One night, after a particularly heavy pub session, we all piled back to a friend’s flat for more beer and music. In his inebriated state, a music blogger friend of mine insisted we listen to a new record called Divide and Exit by East Midlands group Sleaford Mods. He characterized them as hip-hop, not a genre of music I know particularly well, but Sleaford Mods’ combination of grinding mod guitars and anger filled lyrics captivated me instantly. This was the soundtrack to the age of government austerity. This was how people felt when punk first exploded onto the music scene in the mid 1970s. I wanted to recreate the scene from 24 Hour Party People, when after first seeing the Sex Pistols play, Tony Wilson (played by Steve Coogan) claims that all the music that had come before this was dead. I wanted to jump to my feet and rip down Oasis, Stereophonics and Arctic Monkeys posters. That was the soundtrack of the prosperous, optimistic New Labour era. Sleaford Mods is the soundtrack of NHS privatization, benefit sanctions and Etonian rule. I was instantly a fan.
Sleaford Mods are breathing some much-needed fresh air into popular music. They are different, crude and rude, but also shine a light onto the lives of ordinary people reminiscent of the work of L. S. Lowry. In an age when popular culture is dominated by Dragon’s Den and Benefits Street, Sleaford Mods show that we can aspire to more than the hollow worship of capitalism. They have been compared to the Sex Pistols and to the Specials, but I think it is a disservice to give them retro comparisons. We have too many throwbacks right now. Sleaford Mods are an original outfit, a product of 21st century Britain.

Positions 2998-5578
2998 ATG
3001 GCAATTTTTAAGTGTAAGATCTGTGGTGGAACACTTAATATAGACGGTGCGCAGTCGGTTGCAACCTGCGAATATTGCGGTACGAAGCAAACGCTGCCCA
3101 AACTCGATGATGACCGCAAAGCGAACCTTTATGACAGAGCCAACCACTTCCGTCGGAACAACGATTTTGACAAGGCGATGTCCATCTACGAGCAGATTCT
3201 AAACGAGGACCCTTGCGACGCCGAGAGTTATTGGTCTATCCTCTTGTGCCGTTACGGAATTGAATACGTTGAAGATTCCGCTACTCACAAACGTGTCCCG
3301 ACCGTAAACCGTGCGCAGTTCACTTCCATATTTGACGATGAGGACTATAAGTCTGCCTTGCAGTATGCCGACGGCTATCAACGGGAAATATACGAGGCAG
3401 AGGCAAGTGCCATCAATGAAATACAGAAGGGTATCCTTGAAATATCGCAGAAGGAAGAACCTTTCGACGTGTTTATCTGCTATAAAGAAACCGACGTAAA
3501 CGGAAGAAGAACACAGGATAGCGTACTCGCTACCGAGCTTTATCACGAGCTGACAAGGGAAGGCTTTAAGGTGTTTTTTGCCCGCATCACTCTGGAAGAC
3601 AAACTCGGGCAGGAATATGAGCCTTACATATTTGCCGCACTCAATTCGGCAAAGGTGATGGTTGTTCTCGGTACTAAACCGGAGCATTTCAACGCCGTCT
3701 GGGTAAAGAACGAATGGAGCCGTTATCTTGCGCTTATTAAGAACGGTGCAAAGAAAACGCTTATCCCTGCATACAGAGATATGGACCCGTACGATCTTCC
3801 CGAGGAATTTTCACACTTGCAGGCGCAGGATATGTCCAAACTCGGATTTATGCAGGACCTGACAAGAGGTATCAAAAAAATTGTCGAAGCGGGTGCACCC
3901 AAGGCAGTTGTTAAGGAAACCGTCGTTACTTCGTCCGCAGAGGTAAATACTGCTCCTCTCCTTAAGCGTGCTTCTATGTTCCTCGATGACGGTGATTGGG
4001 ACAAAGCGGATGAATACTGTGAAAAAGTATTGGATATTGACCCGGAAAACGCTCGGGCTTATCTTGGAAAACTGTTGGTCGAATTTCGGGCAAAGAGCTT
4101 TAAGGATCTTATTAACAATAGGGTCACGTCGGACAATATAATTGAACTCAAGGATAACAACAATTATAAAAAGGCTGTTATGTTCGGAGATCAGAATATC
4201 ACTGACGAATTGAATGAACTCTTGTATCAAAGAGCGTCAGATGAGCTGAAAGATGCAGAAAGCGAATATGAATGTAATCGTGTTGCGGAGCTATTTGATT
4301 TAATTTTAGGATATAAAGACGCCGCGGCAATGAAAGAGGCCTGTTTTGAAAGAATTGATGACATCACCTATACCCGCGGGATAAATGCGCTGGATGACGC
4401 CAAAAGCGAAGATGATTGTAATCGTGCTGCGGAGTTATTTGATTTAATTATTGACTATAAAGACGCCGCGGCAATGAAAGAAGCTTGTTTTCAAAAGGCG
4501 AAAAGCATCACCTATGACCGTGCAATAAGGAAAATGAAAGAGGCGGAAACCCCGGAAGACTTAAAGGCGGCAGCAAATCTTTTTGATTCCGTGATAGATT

Mainstream popular culture often ignores the problems and challenges faced by ordinary people in a time of high unemployment, high cost of living, stagnant wages and benefit cuts. There is a growing middle class dominance of media and culture. Oasis and The Stone Roses came from Manchester council estates. Now we have the privately educated Frank Turner and Mumford and Sons. Sleaford Mods reflect ordinary people and everyday situations. Now, they are taking this a step further with a documentary called Invisible Britain, which looks at the places and people the middle class cultural hegemony overlooks. Invisible Britain puts the deindustrialisation, rising poverty and unemployment of places like Scunthorpe into a wider political and cultural context. It also documents the group’s tour of British towns overlooked by popular bands and the mainstream media. From decaying arts centers to boarded-up houses, this is a portrait of Britain as it is for most people, a million miles away from the pop-up shops or leafy suburbs of middle class life.
Invisible Britain articulates the social and economic problems of contemporary Britain very well. We are showed how our economic system is set up for the benefit of the few, that many lose out and that some people are thrown completely onto the scrap heap. Issues of social class are discussed overtly, which is refreshing. Our current political discourse is lacking a discussion of social class. This is partly because if we discuss social class, it would involve acknowledging that we are going backwards, that inequality is growing and that we becoming a more economically divided society. As barriers related to other forms of social exclusion come down, barriers between the social classes are rising. This is one of the few films that put inequality and the class divide front and centre.